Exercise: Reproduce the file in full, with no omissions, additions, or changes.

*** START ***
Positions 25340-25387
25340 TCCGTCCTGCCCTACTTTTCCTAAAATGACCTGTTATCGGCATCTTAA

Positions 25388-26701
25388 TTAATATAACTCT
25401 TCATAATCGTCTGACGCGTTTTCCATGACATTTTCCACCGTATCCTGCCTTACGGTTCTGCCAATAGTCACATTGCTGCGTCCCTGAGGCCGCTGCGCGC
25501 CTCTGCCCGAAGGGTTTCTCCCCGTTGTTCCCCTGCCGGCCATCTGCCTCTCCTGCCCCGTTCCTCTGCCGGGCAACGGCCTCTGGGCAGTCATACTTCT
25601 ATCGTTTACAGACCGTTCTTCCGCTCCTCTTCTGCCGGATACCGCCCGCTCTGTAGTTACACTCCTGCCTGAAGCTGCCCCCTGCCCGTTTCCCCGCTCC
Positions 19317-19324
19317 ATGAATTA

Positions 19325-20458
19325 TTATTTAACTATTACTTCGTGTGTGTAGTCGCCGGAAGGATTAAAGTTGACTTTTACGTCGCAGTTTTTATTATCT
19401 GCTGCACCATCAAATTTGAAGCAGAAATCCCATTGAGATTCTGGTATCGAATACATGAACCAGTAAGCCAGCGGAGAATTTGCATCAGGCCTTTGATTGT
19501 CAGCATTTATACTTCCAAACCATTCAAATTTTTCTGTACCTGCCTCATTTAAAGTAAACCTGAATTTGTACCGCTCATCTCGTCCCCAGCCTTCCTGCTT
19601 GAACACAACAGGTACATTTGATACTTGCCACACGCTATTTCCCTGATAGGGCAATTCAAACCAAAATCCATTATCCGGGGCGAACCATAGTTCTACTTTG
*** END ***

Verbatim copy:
Positions 25340-25387
25340 TCCGTCCTGCCCTACTTTTCCTAAAATGACCTGTTATCGGCATCTTAA

Positions 25388-26701
25388 TTAATATAACTCT
25401 TCATAATCGTCTGACGCGTTTTCCATGACATTTTCCACCGTATCCTGCCTTACGGTTCTGCCAATAGTCACATTGCTGCGTCCCTGAGGCCGCTGCGCGC
25501 CTCTGCCCGAAGGGTTTCTCCCCGTTGTTCCCCTGCCGGCCATCTGCCTCTCCTGCCCCGTTCCTCTGCCGGGCAACGGCCTCTGGGCAGTCATACTTCT
25601 ATCGTTTACAGACCGTTCTTCCGCTCCTCTTCTGCCGGATACCGCCCGCTCTGTAGTTACACTCCTGCCTGAAGCTGCCCCCTGCCCGTTTCCCCGCTCC
Positions 19317-19324
19317 ATGAATTA

Positions 19325-20458
19325 TTATTTAACTATTACTTCGTGTGTGTAGTCGCCGGAAGGATTAAAGTTGACTTTTACGTCGCAGTTTTTATTATCT
19401 GCTGCACCATCAAATTTGAAGCAGAAATCCCATTGAGATTCTGGTATCGAATACATGAACCAGTAAGCCAGCGGAGAATTTGCATCAGGCCTTTGATTGT
19501 CAGCATTTATACTTCCAAACCATTCAAATTTTTCTGTACCTGCCTCATTTAAAGTAAACCTGAATTTGTACCGCTCATCTCGTCCCCAGCCTTCCTGCTT
19601 GAACACAACAGGTACATTTGATACTTGCCACACGCTATTTCCCTGATAGGGCAATTCAAACCAAAATCCATTATCCGGGGCGAACCATAGTTCTACTTTG